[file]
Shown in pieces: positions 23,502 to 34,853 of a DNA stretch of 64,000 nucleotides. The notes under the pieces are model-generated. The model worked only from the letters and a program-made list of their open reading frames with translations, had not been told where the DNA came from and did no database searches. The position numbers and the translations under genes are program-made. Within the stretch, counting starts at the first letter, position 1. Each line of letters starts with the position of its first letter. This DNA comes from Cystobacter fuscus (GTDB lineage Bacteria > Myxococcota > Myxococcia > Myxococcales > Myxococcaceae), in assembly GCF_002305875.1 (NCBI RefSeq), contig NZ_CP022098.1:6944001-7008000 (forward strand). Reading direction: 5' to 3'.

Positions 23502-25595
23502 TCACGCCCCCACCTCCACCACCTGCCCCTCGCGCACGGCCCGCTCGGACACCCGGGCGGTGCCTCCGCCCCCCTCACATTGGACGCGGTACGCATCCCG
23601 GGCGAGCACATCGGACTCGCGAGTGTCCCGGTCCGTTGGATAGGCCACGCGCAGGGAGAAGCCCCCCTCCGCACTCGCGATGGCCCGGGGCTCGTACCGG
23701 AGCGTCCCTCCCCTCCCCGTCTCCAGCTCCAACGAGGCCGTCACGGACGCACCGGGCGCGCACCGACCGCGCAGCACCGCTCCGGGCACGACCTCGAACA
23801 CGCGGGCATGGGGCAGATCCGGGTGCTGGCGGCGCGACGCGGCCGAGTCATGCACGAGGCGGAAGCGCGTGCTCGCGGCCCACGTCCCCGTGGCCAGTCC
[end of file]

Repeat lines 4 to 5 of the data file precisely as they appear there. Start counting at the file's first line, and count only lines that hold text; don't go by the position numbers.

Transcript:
23601 GGCGAGCACATCGGACTCGCGAGTGTCCCGGTCCGTTGGATAGGCCACGCGCAGGGAGAAGCCCCCCTCCGCACTCGCGATGGCCCGGGGCTCGTACCGG
23701 AGCGTCCCTCCCCTCCCCGTCTCCAGCTCCAACGAGGCCGTCACGGACGCACCGGGCGCGCACCGACCGCGCAGCACCGCTCCGGGCACGACCTCGAACA